Hematoxylin and eosin (H&E) stains have been used for at least a century and are still essential for recognizing various tissue types and the morphologic changes that form the basis of contemporary cancer diagnosis. The stain has been unchanged for many years because it works well with a variety of fixatives and displays a broad range of cytoplasmic, nuclear, and extracellular matrix features. Hematoxylin has a deep blue-purple color and stains nucleic acids by a complex, incompletely understood reaction. Eosin is pink and stains proteins nonspecifically. In a typical tissue, nuclei are stained blue, whereas the cytoplasm and extracellular matrix have varying degrees of pink staining. Hematoxylin and Eosin (H&E) staining is used routinely in histopathology laboratories as it provides the pathologist or researcher a very detailed view of the tissue. It achieves this by clearly staining cell structures including the cytoplasm, nucleus, and organelles and extra-cellular components. (Fischer et al., 2008; Anderson, 2016). Stains other than heamatoxylin and eosin are referred to as special stains. When a specific component of tissue e.g. fibrous tissue, elastic tissue, nuclear material is to be stained, certain special stains are used which specifically stain that component tissue and there are thousands of such stains. Before tissue can be stained and viewed, it must be prepared so that a very thin section, only one cell thick, can be cut and placed onto a microscope slide. This involves fixing the tissue (so it does not decay) then hardening and supporting it so that it can be cut to the very thin sections needed (typically 2–7 µm). There are two main techniques used for this, referred to as frozen sections and paraffin-embedded sections. Frozen sections are used when answers are needed fast (Talukder, 2007; Anderson, 2016). Simple staining implies the use of only a single stain (Monostain), which is usually sufficient to reveal the morphological features of most microbial cells, including relative size, shape, and characteristic arrangements for groups of cells. To obtain additional information, various specialized differential staining procedures have been developed. Stains that react differently with different cell types are known as differential stains, and they have an important role in the identification of taxonomic groups (Gurr, 2010).
Tumeric (Curcuma longa), belonging to the family Zingiberaceae has creeping tuberous rhizomes that are harvested for food. It is distributed throughout tropical and subtropical regions of the world, such as Asia, Africa and the Americas. The rhizomes are harvested and processed before they are ground to yield the yellow powder known as turmeric. The yellow colored compound fond in turmeric is called Curcumin. The curcuminoids are phenols and hence are strong antioxidants. curcuminoids are non-toxic ( Alshuler, 2011; Roy, 2013). It has been in use for centuries as a dye and as a component of curry powder, and more recently as a pH indicator; therefore, it is a common commercially used substance. (Avwioro et al., 2007). When used as a counterstain for haematoxylin, the staining reaction was similar to eosin except for its yellow colour also the ability of a dye to stain specific tissue structures was determined by certain factors, one of which was the acidity of the stain. Acidic structures would be stained by basic dyes while basic structures would be stained by acidic dyes. The Curcuma longa dye distinctly stains the seminiferous epithelium and interstitium yellow. Curcuma longa provided a good counter stain for Haematoxylin, taking up the acidic staining characteristics with Haematoxylin staining the basic staining characteristics. Turmeric can be used as a counterstain after hematoxylin, its staining ability was also good and comparable to that of eosin dye with a special affinity for collagen and muscle fibers (Avwioro et al., 2007; Bassey et al., 2012; Kumar et al., 2014).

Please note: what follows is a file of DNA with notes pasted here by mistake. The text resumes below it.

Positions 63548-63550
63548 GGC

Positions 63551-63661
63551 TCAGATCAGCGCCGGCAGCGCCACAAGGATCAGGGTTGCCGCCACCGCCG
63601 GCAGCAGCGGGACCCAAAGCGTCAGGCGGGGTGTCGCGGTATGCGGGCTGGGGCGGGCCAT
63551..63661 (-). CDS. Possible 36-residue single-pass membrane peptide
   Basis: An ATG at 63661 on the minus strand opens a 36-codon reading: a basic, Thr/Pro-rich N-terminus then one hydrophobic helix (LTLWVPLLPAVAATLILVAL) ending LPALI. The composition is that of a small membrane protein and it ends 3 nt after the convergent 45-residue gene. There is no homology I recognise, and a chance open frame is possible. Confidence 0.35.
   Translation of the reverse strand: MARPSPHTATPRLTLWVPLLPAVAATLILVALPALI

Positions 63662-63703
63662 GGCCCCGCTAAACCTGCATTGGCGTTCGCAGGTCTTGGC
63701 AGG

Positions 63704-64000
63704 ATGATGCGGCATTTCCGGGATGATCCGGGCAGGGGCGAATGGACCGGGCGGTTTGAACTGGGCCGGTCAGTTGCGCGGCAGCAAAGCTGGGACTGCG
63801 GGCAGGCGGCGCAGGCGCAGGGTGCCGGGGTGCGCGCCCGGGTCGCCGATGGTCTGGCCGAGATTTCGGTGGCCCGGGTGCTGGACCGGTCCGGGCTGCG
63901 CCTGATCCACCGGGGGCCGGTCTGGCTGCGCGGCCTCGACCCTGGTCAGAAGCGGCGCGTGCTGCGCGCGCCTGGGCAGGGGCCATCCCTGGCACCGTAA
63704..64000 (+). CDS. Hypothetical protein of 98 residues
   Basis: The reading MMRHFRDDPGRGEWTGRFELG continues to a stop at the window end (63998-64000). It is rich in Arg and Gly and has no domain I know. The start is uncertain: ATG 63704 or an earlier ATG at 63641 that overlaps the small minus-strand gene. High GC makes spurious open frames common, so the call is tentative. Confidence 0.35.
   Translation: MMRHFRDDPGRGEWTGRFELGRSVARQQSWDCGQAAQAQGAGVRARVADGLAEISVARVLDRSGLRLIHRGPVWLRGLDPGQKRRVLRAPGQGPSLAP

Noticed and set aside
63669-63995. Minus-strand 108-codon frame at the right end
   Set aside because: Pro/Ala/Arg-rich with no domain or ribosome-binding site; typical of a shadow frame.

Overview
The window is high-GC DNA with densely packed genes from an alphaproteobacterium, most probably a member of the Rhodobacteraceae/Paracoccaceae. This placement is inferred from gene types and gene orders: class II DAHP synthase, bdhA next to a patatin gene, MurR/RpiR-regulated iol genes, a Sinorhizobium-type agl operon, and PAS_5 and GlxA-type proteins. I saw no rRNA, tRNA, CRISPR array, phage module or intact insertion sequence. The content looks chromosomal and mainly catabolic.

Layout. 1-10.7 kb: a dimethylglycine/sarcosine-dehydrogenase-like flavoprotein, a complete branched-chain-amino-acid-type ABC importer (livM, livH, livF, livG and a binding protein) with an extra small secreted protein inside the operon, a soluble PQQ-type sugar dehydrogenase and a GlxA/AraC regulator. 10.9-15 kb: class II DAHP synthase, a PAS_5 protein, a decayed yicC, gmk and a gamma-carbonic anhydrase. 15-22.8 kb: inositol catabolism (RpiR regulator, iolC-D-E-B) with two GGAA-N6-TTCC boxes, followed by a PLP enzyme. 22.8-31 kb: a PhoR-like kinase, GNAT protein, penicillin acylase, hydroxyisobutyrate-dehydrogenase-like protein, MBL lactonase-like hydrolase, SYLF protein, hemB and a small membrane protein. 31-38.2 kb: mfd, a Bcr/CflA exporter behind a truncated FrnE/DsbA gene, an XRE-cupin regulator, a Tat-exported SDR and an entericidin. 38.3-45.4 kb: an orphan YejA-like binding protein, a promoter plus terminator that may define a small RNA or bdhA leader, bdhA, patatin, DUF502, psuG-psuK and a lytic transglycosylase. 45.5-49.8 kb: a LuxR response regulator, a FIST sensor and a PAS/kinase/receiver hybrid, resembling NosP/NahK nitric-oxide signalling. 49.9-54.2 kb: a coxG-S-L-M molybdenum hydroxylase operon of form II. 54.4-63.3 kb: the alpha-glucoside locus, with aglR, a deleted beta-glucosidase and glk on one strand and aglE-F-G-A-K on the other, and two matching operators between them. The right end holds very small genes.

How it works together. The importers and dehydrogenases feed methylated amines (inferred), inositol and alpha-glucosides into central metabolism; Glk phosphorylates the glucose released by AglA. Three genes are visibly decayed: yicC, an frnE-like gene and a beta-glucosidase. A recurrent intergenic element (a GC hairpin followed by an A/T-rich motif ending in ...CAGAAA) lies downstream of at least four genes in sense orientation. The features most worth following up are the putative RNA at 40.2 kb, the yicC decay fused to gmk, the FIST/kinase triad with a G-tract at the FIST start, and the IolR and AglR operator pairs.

Hibiscus (Hibiscus sabdariffa) is a bushy annual plant. Parts of the flower are used to make a popular drink in Egypt called Karkade. Various parts of the plant are also used to make jams, spices, soups, and sauces. The flowers are used to make medicine. It is native to tropical Africa, but today grows throughout many tropical areas. This annual herb produces elegant red flowers. The major producing countries are Jamaica and Mexico. The hibiscus has had a lengthy history of use in Africa and neighboring tropical countries. Its fragrant flowers have been used in sachets and perfumes. In areas of northern Nigeria, this plant has been used to treat constipation (kluwa, 2016). The Roselle extract mordanted with potassium alum can be used to counter stain with eosin. A section of testis showed a better nuclear and cytoplasmic differentiation compared to that given by the haematoxylin and eosin method according to research (Egbujo et al., 2008). Hibiscus Sabdariffa solution can be used as a cytoplasmic stain instead of eosin in the H&E method to stain formalin fixed paraffin embedded skin tissue sections (Raheem et al., 2015).
Development of new histological staining method remains justified especially if the new stain is harmless, easy to use, cheap, commercially favorable, and gives the desired practical results. Many developing countries can no longer afford the ever increasing cost of synthetic dyes, The use of cheaper, naturally occurring dyes from plants is being viewed as an alternative to synthetic dyes. There has been a rising need for efficient, accurate and less complex staining procedures (Avwioro et al.,2007; Raheem et al., 2015; Hanni et al., 2016).
The results of recent study suggested that most stains used in staining pathological tissues are allergic, toxic and costly (Bassey et al., 2012). Therefore a need arises to discover alternative stains which would defeat this deficiency. Natural dyes such as turmeric and hibiscus are non toxic cheap and environment friendly thus they could serve as an alternative to synthetic and toxic stains.